Bugle calls of male North American elk (Cervus elaphus) are common sounds during fall in the Canadian and United States Rocky Mountains. In contrast, bugle calls of female elk are rarely heard. We quantified the acoustic structure of elk bugle calls, which is an essential 1st step to understanding of the function of the call. We also investigated whether motivation–structural rules apply to these long-distance calls. We measured male elk bugle calls in Rocky Mountain National Park, Colorado, during autumn of 1998 and 1999 and we measured female elk bugle calls on 2 Colorado elk ranches (private establishments that raise elk for commercial purposes) during spring of 2001 and 2002. All bugle calls had 3 segments: on-glide, whistle, and off-glide. Male bugle calls were longer in duration than female bugle calls (P < 0.01). Bugle calls emitted in aggressive interactions had 4 or 5 low-frequency formants, resulting in harsher, wider bandwidth bugles (P < 0.001) compared to the tonal calls emitted in nonaggressive contexts, which lacked formants. Thus, elk bugle calls appear to conform to motivation–structural rules.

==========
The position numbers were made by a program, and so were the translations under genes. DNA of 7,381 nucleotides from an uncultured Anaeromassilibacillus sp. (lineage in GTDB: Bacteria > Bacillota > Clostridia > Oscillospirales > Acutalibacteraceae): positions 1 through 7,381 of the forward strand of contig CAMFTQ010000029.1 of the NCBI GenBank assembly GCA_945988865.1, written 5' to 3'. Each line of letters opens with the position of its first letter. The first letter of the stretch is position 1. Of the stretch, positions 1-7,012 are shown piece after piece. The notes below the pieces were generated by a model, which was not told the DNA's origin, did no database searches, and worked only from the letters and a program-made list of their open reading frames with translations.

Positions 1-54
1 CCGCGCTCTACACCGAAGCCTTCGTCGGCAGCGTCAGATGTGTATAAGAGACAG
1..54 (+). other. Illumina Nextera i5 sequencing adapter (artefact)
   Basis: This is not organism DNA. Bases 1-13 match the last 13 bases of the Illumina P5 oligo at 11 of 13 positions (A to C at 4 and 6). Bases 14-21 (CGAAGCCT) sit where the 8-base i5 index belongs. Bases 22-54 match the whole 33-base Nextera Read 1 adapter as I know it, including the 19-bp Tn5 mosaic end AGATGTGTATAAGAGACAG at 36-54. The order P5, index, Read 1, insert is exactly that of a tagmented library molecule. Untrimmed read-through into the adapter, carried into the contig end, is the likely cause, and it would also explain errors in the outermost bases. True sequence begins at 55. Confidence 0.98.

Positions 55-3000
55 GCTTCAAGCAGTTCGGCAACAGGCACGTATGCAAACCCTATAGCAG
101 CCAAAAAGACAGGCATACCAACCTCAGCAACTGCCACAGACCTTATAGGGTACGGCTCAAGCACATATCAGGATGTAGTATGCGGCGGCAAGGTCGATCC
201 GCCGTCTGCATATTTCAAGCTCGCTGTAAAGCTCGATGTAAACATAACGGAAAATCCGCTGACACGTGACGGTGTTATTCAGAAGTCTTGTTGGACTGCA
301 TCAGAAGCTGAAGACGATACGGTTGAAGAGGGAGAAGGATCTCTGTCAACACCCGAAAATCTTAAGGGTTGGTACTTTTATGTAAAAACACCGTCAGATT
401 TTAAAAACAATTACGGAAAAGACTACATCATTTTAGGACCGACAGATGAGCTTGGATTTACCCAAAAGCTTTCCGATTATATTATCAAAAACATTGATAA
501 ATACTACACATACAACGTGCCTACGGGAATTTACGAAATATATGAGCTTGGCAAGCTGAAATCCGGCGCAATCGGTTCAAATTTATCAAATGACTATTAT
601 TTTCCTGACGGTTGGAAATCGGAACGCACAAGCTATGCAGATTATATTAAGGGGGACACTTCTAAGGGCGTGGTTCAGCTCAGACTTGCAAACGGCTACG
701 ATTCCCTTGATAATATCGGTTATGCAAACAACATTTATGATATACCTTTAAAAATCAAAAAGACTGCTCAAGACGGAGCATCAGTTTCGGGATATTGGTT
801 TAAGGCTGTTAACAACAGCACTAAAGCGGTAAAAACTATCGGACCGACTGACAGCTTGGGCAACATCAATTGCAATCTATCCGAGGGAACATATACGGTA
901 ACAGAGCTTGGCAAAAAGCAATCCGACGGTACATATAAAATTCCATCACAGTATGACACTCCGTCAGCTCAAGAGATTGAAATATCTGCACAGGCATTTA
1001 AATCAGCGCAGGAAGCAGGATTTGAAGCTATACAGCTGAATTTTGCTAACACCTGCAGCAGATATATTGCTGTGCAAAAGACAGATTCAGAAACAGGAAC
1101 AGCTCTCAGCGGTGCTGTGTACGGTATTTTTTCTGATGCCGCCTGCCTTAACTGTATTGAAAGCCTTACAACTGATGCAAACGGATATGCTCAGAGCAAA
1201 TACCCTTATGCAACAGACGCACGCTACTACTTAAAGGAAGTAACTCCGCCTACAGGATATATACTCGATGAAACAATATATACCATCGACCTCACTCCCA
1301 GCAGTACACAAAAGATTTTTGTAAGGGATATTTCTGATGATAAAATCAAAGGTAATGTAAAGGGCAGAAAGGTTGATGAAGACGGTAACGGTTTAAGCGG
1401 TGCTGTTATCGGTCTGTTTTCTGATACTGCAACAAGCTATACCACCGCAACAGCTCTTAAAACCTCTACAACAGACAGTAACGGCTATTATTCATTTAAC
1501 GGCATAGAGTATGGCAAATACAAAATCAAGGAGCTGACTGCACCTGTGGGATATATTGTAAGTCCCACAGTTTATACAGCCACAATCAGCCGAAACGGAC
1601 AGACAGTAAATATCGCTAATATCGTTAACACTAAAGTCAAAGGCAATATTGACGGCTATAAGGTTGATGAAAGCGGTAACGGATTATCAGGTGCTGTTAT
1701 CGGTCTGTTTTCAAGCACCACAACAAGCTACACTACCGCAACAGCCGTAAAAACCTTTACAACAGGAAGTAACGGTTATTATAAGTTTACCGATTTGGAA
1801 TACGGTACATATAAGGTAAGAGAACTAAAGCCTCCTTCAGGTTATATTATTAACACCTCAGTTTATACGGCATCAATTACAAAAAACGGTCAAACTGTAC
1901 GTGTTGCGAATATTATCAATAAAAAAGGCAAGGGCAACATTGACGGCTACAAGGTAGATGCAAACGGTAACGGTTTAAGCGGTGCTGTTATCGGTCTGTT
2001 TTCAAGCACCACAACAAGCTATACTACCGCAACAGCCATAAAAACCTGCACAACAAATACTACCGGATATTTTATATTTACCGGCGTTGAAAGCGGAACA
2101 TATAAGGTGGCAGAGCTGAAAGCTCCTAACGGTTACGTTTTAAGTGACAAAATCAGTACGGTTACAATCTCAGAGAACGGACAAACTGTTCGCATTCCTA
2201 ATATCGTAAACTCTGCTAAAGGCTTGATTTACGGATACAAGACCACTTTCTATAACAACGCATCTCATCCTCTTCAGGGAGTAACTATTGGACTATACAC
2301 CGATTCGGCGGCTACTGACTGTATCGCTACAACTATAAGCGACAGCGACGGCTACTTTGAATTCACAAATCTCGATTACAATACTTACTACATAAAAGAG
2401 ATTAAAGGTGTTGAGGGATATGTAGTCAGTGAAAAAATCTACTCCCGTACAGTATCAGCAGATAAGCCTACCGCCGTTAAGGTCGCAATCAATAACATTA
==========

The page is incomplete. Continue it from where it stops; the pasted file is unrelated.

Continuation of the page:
You have requested a machine translation of selected content from our databases. This functionality is provided solely for your convenience and is in no way intended to replace human translation. Neither BioOne nor the owners and publishers of the content make, and they explicitly disclaim, any express or implied representations or warranties of any kind, including, without limitation, representations and warranties as to the functionality of the translation feature or the accuracy or completeness of the translations.
Translations are not retained in our system. Your use of this feature and the translations is subject to all use restrictions contained in the Terms and Conditions of Use of the BioOne website.